Physics ordains the conservation of matter. It’s out there folks, and it is not running down or running out. All the atoms and molecules since the beginning of time are available to our minds and imaginations, our creativity and our engineering.

But no doubt about it, we do experience scarcity. What remains scarce when everything else is abundant is time.

The “Information Theory of Economics”

Giving substance to a central theme of the “Information Theory of Economics” — moneyis time — Pooley and Tupy leave in ruins all the zero-sum illusions of “sustainability,” money supply, “zero-interest rates,” “inflation,” and “peak energy” concepts that dominate current academic economics.

Overthrowing Lord Robbins’ canonical definition of economics as the science of scarcity — of allocating scarce resources to competitive ends — they begin by documenting the dynamo of abundance.

In the Tupy-Pooley formula, the time price of anything is the hours it takes to earn the money to buy that thing. Tupy and Pooley estimate that since 1980, time-prices have declined a whopping 72% while the world’s population increased by 71%.

What the Tupy-Pooley effect tells us is that people are minds and imaginations, not mouths and stomachs. Mouths and stomachs, after all, are shared by dogs and worms. More people means more abundance. All scarcity is an effect of government planning and government “guarantees.”

When the world fully absorbs the power of the Tupy-Pooley effect, investment and enterprise will never be the same again. It will make history.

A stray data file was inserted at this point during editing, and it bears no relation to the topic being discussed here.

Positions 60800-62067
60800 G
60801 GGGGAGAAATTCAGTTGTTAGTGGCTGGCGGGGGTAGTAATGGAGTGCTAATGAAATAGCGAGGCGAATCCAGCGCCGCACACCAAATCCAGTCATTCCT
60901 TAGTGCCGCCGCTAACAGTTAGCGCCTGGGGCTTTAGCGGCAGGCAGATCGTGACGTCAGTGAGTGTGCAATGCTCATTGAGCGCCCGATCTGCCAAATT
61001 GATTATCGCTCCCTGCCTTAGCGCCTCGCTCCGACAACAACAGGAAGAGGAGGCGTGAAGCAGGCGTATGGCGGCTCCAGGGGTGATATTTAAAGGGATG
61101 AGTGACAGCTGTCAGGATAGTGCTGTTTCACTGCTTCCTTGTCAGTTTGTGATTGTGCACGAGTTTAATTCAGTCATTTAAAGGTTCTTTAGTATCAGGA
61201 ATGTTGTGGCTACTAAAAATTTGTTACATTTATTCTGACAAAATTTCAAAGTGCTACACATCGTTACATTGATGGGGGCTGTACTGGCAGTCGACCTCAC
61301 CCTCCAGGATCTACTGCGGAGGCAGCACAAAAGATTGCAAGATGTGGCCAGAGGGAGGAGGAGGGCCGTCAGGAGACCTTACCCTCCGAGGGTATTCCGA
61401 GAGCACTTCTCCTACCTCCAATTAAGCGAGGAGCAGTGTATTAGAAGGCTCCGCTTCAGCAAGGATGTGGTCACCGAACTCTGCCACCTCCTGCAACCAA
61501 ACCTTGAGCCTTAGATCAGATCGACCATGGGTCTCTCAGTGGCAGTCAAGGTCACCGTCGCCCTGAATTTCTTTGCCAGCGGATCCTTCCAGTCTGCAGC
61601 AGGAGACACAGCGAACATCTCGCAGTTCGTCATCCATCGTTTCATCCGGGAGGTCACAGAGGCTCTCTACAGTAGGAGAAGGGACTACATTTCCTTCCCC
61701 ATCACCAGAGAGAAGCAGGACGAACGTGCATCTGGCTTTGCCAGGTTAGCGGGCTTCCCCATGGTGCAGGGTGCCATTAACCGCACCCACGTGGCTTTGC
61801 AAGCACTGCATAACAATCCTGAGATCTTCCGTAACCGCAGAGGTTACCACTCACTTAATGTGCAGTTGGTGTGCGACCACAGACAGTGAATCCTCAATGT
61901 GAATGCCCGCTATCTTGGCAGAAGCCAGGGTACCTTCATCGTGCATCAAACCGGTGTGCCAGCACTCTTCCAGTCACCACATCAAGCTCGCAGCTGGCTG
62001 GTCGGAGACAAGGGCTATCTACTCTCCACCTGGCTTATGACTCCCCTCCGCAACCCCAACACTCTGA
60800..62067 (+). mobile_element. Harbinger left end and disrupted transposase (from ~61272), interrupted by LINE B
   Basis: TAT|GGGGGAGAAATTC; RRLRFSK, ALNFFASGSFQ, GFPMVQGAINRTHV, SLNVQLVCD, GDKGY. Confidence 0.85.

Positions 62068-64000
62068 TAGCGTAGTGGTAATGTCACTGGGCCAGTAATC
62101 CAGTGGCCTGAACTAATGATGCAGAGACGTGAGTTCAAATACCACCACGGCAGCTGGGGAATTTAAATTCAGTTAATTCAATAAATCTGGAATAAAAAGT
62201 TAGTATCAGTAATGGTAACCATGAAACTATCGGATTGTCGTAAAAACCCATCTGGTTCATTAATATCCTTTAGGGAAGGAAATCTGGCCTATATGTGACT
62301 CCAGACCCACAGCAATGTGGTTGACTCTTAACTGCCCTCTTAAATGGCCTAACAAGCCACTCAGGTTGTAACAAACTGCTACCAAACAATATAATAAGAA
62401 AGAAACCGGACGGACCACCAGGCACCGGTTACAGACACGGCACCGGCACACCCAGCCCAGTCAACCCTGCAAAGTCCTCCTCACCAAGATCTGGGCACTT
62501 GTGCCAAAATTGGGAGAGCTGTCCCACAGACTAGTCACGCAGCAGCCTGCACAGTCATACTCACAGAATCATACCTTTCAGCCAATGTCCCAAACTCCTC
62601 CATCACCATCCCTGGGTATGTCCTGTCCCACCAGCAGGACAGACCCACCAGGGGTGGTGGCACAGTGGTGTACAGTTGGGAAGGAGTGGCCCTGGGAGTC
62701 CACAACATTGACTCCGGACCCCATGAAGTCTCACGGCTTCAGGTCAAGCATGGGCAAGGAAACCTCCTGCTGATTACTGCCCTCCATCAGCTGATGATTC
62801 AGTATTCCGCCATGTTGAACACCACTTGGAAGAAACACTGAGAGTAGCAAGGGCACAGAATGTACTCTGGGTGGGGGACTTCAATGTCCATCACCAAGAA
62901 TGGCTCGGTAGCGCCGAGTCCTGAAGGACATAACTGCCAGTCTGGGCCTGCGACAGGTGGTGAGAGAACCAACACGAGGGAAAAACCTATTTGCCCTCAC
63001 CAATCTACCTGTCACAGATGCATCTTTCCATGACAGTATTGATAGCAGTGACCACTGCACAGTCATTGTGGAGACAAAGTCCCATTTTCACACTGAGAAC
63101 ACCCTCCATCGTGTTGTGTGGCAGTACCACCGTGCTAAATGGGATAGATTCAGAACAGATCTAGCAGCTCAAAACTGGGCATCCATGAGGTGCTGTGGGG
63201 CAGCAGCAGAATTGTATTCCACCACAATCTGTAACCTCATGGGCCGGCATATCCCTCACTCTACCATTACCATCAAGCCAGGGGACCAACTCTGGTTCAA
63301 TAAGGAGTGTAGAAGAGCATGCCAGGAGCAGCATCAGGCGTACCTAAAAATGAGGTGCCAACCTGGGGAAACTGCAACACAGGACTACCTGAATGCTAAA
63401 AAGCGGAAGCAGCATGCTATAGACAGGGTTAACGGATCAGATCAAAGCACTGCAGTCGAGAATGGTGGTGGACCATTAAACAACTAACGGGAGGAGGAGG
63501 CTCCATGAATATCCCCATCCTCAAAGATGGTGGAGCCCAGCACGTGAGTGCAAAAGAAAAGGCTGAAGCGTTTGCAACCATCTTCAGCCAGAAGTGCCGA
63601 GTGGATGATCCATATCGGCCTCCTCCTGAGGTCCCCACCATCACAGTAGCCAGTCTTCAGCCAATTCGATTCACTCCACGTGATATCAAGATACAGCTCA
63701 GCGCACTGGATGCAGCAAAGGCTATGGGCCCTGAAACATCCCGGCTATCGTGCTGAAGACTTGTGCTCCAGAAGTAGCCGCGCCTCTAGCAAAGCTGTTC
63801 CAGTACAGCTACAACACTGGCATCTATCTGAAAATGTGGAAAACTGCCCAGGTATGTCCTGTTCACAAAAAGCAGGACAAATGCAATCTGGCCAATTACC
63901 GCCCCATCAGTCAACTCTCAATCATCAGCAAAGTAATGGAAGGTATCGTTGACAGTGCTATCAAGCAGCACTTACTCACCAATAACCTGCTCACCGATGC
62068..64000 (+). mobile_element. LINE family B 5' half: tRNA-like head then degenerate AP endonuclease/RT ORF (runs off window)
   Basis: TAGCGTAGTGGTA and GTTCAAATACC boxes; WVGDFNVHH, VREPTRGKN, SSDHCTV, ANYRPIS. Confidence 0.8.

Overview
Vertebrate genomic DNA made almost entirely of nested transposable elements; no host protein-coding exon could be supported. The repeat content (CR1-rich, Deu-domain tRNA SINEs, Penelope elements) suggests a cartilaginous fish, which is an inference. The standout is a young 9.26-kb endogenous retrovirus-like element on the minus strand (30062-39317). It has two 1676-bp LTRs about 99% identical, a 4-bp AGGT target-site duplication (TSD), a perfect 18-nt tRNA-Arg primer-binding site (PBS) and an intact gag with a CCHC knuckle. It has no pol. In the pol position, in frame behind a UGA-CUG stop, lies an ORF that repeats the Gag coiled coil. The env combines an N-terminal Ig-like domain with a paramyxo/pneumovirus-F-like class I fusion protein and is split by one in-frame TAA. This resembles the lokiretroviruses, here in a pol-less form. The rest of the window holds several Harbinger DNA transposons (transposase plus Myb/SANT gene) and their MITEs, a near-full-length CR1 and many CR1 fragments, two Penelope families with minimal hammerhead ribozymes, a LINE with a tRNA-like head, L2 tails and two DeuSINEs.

In my view, the leading time-price company may still be AMAZ. In everything it does it is squeezing the time out of good and service delivery. This shrinks the time any worker needs to spend to earn the money to buy Amazon’s goods and services.

Befogging all companies and their shares, though, is the false notion of money supply regulated and manipulated from the top as a token of power and politics rather than a token of scarce and infinite time.

Money partakes of the paradox of time. It is scarce. But it has no ultimate limits beyond the creative imaginations of human beings. In a real market, banks expand it in response to the emergence of real opportunities pursued by their customers who accept the risks of failure and the disciplines of learning.

The quantity of money responds only to the creativity and investment of entrepreneurs with no government guarantees except the rights to property and the freedom to surprise the world with new inventions.

Incorporating Pooley and Tupy’s time-price framework into corporate strategy would lead to metrics to measure the speed of innovation and hence to financial performance.

A host of deep learning/AI tools are emerging today to help companies innovate faster. There are also companies that create software to precisely track how fast company products are generating profits.

The history of time prices is now about to detonate, with the impending ignition of Tupy and Pooley’s new book in 2021. Among the Tupy-Pooley effects will be a transformation of the understanding of money as tokenized time.


George Gilder
for The Daily Reckoning

The Daily Reckoning